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What should you do if you win the lottery? Start a foundation.

A Twitter thread on winning millions kicked off a thought-provoking conversation about philanthropy and privilege.

lottery balls
Record-setting jackpots last week got Americans thinking about the lottery.
Foto-Ruhrgebiet via Shutterstock
Kelsey Piper is a senior writer at Future Perfect, Vox’s effective altruism-inspired section on the world’s biggest challenges. She explores wide-ranging topics like climate change, artificial intelligence, vaccine development, and factory farms, and also writes the Future Perfect newsletter.

The Mega Millions jackpot paid out a record $1.6 billion last week, inspiring lots of people to revisit the age-old question: What should you do if you’re the winner of the jackpot?

Evan Sparks, a writer in Washington, DC, and a contributing editor at Philanthropy magazine, caused a stir on Twitter last week with a twist on the advice to donate your lottery winnings to charity: Start up a private foundation.

He thinks it’s not just the best move for the world — it’s also a great plan for you personally. Most people who win the lottery wind up miserable, he argued, dealing with complicated taxes and constantly fending off demands for their new, not-so-limitless wealth.

Donating the money solves that — and because of the fascinating dynamics of the philanthropy world he has observed for the past decade, a lottery winner who donated every penny would be as privileged and comfortable as one who kept the money.

You can read the rest of the thread here.

Sparks’s tweets kicked off an online conversation about the role of private foundations in American life. This scheme for managing lottery winnings struck some people as enviable and others as infuriating. (Sparks has since expanded it into a post at Slate.)

Private foundations really do wield the power Sparks mentioned — and do both good and bad with it. They’re often vehicles of privilege without accountability. They also often invest in communities, causes, and research that no one else is investing in. Many people are increasingly considering whether we can get the good without the bad — and, if not, whether the good is worth it.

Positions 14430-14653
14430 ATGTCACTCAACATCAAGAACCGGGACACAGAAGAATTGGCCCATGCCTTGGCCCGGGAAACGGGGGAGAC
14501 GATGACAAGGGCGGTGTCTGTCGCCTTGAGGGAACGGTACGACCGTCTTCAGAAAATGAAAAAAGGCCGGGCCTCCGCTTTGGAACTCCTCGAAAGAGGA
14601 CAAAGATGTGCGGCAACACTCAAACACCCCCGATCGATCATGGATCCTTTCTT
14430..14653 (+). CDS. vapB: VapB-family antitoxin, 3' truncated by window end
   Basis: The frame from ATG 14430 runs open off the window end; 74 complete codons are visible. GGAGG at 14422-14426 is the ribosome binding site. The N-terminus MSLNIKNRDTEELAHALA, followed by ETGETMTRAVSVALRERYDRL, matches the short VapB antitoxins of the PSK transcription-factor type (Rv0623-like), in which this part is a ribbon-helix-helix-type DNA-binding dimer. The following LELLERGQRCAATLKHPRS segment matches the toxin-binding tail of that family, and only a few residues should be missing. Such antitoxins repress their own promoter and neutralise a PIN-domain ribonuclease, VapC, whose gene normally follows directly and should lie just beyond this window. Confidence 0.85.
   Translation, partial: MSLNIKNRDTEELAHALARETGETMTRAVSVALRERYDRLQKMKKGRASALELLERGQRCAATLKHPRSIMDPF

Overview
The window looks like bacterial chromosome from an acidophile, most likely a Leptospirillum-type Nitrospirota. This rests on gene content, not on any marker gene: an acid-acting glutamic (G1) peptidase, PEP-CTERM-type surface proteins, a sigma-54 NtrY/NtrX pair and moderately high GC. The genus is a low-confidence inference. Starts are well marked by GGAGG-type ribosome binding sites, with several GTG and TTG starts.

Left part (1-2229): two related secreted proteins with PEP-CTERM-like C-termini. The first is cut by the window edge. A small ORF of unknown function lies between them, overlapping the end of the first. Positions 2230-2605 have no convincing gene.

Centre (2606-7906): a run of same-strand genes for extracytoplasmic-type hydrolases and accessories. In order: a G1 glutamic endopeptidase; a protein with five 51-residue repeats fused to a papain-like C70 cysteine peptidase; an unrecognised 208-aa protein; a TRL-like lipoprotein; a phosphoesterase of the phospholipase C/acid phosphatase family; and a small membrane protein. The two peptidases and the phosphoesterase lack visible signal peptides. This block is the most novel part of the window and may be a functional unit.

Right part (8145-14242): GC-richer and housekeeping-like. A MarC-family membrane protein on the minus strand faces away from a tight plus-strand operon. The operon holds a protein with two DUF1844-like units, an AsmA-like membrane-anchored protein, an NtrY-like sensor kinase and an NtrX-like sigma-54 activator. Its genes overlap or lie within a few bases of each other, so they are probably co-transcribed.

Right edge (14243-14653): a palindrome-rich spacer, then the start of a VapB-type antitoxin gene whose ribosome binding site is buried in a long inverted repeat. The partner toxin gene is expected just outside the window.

How to live a life of privilege and get celebrated for it

You’ve almost certainly heard of private foundations. The Gates Foundation is one. There’s a Clinton Foundation and a Trump Foundation. Vox’s Future Perfect is funded by The Rockefeller Foundation (which means it pays my salary).

And they’re not all billionaires. In 2014, there were more than 86,000 private foundations in the United States. Two-thirds have endowments of less than a million dollars, and the median is $500,000.

Is it really that easy to found a nonprofit and then live off it, as Sparks suggests? There are some restrictions, but they leave a lot of room for a comfortable upper-class life. There are laws against “self-dealing” that prohibit you from using your foundation to make loans or give gifts to family members. Those laws also encompass paying an above-market salary or offering a salary to someone who isn’t doing any work.

There’s a lot of flexibility in the definition of “market” salaries, though, and as Sparks observed, they can reach around a million dollars a year. You are not breaking the law if your salaries are reasonable, which market-rate salaries are typically presumed to be. That means salaries most people would find eye-popping are well within the bounds of the law.

It’s worth noting that the $1 million you pay yourself is taxed as normal, so this isn’t a loophole you can use to donate your money to yourself or get out more money than you put in. But it’s a way to secure a great gig for life.

Here’s the thing about private foundations that Sparks got at in his Twitter thread: They wield a lot of power in the nonprofit scene and they aren’t accountable for the results of their grants as long as they’re not fraudulent. That means you don’t have to be good at charity — and can even be doing harm.

Sparks highlighted the way this can entrench the privileged, calling it “basically as close as we come to Downton Abbey and the landed aristocracy in this country.” Since foundations are required to spend only 5 percent of their endowment per year — and they typically surpass that in their investment returns — they can endure for perpetuity.

At every step of the way, they’re a source of power, connections, and insulation from risk for the families that run them. And the benefits, Sparks says, are multigenerational: “Colleges will court your kids, hoping for access to grants. Nonprofits and companies will hire them. They will have prime connections. (Remember the idea that Warren Buffett didn’t spoil his kids? Except he gave each of them a billion-dollar foundation!)”

It’s problems like these that inspired Stanford philosopher Robert Reich to call foundations “an institutional oddity in a democracy” and “virtually by definition, the voice of plutocracy.”